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Induction Training Re-vamp


I work for the training team of a Utillity company. I have been given the task of re-vamping an exiisting induction presentation to deliver myself. I would appreciate some advice or hints and tips on successful Company Inductions.
Debbie Clegg

4 Responses

  1. The funnel

    I recently found myself in a similar situation.

    I use what I call a funnel effect, that lasts one week (but it can be as long or short as you like).

    Day 1 is very general, comapny objectives, health and safety etc. all the hygiene factors. As the days progress, the induction gets more and more specific to their job role, on day 5, they are performing their role under the guidance of a mentor, who in turn, signs them off as being competent.

    This induction is backed up with tick sheets for each day to give a framework and objectives to work to. A week after induction is evaluation day where you can do a short interview to the delegate and the mentor to check on everything.

    It seems to work really well as it truly is tailored to every individuals job role.

    I also put in courtesy guidelines for the mentors e.g. make yourself available all day on the first day, try and arrange to go to lunch with them etc. Happy inducting!!!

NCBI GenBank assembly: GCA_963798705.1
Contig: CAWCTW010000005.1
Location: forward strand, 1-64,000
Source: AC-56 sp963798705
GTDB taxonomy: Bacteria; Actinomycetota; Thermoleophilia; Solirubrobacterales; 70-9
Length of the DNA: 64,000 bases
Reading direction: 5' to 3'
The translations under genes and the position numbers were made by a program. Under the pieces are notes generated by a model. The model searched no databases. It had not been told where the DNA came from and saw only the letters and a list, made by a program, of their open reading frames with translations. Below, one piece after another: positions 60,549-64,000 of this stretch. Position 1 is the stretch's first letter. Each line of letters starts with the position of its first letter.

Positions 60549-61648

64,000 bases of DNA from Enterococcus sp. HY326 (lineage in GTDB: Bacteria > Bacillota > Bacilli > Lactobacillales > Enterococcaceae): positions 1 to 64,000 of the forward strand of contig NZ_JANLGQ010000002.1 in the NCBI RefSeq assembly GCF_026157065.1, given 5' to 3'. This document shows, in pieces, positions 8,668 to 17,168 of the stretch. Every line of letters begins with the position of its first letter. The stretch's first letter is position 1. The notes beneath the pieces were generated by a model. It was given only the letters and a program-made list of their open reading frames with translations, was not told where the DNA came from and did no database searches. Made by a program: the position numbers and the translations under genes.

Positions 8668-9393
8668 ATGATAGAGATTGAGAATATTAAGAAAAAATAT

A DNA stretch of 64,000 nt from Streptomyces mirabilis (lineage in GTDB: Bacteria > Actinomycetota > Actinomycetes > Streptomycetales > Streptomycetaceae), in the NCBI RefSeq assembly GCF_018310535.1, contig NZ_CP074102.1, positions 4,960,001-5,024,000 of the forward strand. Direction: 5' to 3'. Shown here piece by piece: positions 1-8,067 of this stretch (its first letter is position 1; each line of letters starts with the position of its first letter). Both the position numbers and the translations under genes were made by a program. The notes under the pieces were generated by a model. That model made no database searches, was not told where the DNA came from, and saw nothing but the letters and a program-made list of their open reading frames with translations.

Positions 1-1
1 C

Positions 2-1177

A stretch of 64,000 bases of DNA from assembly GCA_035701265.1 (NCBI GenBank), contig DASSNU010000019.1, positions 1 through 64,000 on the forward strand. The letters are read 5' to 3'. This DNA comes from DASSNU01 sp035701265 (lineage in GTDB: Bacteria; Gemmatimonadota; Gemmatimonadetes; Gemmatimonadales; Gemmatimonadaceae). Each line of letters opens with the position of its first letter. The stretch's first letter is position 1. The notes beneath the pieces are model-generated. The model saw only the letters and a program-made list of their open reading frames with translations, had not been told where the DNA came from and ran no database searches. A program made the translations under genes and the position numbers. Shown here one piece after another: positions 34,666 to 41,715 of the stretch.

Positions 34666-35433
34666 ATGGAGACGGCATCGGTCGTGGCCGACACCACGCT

2. Induction Training Re-vamp
    I’m currently working on a similar project. I spent much of my time assessing the current (old) induction and talking to the business. The changes I hope to make are solutions to the problems I discovered and improvements based on business feedback. I hope to avoid the ‘sheep dip’ approach. New starters will have a development plan created to suit their role and immediate needs. I’m separating what is essential (day 1) training, and what is nice to know – so the new induction will be a process, rather than a day. My aim is to make it relevant, value for time, interesting and help foster the building of relationships between new starters and the trainers. One big change is that the content will be broken up into smaller, easily digestible, chunks. Some of the content will be delivered over a few weeks, giving the learner time to settle into their role and understand the relevance/importance of the training. It may result in logistical challenges, but the end product should, hopefully, display higher levels of retention and better feedback. All I would say is do plenty of analysis, and design a solution to meet the business need, not a convenient timescale.

  3. Induction
    I would start by asking the peoples managers what they need the newcomers to know early on and then I would seek out other recent starts and ask them what they would have liked to have been told/shown in the first week or so. This latter is to me perhaps the most important.

  4. Add Quizes
    I’ve incorporated what I call the interactive quiz.

    Each group (about 3-4) has a quiz sheet… they are then sent off around the building to find out bits of information (e.g. what’s our vision, who’s the CEO, how many board members, etc).

    I also ask them to ask 1 questions extra per ‘stop’ on the tour. It also helps delegates put a face to a name (e.g. finance).

    THis approach couples a tour of main / key functions. It lasts about 30 minutes and will cover about an hours worth of training material in that time.

    I get good feedback from delegates.


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